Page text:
Natural gas storage inventories during the week ending Oct. 1 rose by a stunning 118 Bcf, according to the Energy Information Administration (EIA).

storage Oct. 7

The triple-digit injection came in about 10 Bcf higher than market consensus and promptly sent Nymex futures, already sharply lower, tumbling further. In the minutes leading up to the EIA’s weekly storage inventory report, the November Nymex gas futures contract was trading down about 15.0 cents day/day at around $5.520/MMBtu. As the print crossed trading desks, the prompt month slid to $5.500.

However, traders appeared uncertain whether further price downside was warranted, given the still tight supply backdrop overseas and likelihood of robust export demand in the coming months. By 11 a.m. ET, November futures were back at $5.599, down only 7.6 cents from Wednesday’s close.

Ahead of the EIA report, estimates submitted to Bloomberg ranged from builds of 101 Bcf up to 114 Bcf, with a median 105 Bcf injection. A Wall Street Journal poll included injections as low as 84 Bcf, but the average still landed at a stout 102 Bcf. Reuters’ poll was wider, with high-side estimates hitting 115 Bcf and the median injection coming in at 104 Bcf. NGI modeled a 114 Bcf injection.

For comparison, the EIA recorded a 75 Bcf injection in the same week last year, while the five-year average build is 81 Bcf.

The 118 Bcf figure was the second in a row that surprised to the upside. Participants on The Desk’s online chat Enelyst attributed the hefty injection — the largest for the reference week in at least six years — to strong wind generation that grabbed some market share from gas.

“For the week ending Oct. 8, it looks like wind is half of the past two weeks,” said Enelyst managing director Het Shah.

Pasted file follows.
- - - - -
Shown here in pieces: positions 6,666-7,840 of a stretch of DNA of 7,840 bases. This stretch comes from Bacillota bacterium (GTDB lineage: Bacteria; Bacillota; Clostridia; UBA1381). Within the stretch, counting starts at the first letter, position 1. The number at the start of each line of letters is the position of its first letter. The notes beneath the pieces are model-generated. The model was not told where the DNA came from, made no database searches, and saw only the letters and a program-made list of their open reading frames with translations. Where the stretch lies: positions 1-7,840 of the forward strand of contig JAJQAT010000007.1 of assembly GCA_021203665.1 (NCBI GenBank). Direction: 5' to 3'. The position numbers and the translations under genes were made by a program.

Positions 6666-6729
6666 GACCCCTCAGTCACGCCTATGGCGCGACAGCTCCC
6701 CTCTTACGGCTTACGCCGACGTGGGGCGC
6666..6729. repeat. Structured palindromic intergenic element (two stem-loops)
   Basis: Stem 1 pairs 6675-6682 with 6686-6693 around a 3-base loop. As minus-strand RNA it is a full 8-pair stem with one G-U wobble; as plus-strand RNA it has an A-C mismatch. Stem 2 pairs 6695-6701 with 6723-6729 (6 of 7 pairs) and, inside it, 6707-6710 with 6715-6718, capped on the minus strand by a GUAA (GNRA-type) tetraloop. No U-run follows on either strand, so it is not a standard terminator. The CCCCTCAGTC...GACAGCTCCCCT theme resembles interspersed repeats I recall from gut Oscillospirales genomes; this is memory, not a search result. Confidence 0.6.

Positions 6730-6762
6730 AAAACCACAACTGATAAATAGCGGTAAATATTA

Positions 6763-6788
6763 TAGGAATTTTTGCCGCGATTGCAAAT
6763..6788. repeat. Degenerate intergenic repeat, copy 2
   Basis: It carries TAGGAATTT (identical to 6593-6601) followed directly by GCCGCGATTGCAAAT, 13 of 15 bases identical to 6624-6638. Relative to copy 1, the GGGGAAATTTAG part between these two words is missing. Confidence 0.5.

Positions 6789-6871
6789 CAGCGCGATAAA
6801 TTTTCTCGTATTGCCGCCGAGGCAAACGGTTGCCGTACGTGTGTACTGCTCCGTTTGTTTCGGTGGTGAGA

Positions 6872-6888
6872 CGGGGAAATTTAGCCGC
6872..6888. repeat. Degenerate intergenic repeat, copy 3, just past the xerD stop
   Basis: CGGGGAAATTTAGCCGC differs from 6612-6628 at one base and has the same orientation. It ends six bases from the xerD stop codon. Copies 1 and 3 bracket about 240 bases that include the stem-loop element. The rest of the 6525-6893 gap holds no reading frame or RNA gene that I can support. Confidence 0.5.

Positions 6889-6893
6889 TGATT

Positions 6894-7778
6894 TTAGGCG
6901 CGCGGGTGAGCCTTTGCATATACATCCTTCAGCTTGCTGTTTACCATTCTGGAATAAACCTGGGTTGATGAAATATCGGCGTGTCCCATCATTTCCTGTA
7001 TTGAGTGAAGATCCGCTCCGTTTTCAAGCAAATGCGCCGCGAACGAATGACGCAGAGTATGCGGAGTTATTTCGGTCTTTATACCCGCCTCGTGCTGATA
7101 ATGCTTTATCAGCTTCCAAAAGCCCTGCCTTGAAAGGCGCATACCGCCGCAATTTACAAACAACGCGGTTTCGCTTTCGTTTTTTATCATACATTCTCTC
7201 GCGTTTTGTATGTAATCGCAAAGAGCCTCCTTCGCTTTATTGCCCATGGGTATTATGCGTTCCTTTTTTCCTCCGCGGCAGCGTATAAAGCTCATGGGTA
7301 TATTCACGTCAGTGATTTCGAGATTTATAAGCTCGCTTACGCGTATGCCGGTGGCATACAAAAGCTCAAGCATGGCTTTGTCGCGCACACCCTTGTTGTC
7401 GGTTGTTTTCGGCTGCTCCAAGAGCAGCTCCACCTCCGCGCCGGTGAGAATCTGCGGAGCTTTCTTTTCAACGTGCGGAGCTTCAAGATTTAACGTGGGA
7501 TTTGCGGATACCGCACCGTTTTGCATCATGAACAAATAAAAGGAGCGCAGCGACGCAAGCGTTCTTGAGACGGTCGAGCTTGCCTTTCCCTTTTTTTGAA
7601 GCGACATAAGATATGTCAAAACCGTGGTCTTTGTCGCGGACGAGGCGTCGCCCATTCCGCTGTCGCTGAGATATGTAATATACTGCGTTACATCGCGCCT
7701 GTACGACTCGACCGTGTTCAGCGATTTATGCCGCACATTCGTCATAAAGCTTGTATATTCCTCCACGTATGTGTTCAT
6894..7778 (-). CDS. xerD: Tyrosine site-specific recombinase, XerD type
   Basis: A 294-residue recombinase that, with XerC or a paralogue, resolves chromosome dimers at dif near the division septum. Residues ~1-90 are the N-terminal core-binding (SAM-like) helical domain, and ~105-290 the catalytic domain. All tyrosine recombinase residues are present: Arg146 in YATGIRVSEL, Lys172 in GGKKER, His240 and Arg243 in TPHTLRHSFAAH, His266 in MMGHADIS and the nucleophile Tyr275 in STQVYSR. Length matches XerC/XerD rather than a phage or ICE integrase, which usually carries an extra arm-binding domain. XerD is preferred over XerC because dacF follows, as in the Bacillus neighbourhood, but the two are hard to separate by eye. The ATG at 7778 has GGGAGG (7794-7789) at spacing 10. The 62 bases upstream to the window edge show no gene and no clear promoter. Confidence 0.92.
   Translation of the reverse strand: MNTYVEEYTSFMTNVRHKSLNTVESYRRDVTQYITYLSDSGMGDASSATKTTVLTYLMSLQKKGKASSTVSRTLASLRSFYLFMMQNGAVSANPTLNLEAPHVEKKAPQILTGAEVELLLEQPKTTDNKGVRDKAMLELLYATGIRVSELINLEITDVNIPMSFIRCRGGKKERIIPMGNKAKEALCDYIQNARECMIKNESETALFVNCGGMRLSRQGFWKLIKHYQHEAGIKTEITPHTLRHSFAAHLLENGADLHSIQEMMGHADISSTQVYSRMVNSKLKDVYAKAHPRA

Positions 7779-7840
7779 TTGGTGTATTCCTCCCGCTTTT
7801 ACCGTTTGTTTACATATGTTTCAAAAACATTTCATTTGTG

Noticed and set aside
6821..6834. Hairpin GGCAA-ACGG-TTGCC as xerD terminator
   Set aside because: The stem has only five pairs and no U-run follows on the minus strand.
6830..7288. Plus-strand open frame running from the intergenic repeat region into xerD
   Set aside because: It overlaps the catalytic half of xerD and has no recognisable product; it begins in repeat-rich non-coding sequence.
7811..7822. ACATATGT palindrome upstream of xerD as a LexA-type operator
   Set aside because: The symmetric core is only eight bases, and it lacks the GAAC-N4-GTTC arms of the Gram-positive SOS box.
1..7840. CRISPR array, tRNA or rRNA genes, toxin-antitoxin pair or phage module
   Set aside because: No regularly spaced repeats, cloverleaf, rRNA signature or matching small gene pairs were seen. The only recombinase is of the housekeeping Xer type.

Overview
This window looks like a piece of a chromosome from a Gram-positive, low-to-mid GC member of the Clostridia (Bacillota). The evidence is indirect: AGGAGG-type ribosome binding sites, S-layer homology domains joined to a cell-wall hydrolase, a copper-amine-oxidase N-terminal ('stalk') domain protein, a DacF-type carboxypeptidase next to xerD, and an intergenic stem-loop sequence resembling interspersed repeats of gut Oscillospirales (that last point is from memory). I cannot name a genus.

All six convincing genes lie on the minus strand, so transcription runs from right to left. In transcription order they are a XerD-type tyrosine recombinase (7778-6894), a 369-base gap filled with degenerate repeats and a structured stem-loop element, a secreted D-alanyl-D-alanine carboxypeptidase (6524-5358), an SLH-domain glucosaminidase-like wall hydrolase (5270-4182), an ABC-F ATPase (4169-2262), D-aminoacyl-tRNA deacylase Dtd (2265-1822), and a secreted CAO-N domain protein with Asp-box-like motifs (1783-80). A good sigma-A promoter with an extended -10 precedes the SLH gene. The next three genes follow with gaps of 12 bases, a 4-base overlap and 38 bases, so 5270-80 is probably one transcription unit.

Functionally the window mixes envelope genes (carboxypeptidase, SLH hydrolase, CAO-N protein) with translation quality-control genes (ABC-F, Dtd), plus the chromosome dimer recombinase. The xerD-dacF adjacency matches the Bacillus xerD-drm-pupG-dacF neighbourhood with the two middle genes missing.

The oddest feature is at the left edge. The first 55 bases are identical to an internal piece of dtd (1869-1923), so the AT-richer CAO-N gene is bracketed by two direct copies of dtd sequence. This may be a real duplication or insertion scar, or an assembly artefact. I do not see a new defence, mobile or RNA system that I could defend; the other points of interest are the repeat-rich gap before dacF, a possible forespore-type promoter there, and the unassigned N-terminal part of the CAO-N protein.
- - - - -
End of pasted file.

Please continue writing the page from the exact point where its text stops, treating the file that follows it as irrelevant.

Bespoke Weather Services chief analyst Brian Lovern called the 118 Bcf injection “a very ugly number” in terms of supply/demand balances. Using recent balances and extrapolating forward, he said the market is on pace now to reach the five-year average in terms of end-of-season storage levels, above 3.7 Tcf.

“We do see tightening in this week’s data, however, so our end-of-season estimate is below that level, for now,” Lovern said.

Mirroring comments by Shah, Lovern said the expected tightening appears mostly related to very low wind generation. However, winds are expected to reverse strongly into the weekend and early next week, “so we could loosen again as we see next week’s data.”

Broken down by region, the South Central region posted a plump 41 Bcf increase in storage inventories, including 21 Bcf in nonsalt facilities and 20 Bcf in salts, according to EIA. The Midwest added 37 Bcf to stocks, and the East added 31 Bcf. Inventories in the Mountain and Pacific regions each climbed by 5 Bcf.

Total working gas in storage as of Oct. 1 stood at 3,288 Bcf, which is still 532 Bcf below year-ago levels and 176 Bcf below the five-year average, EIA said.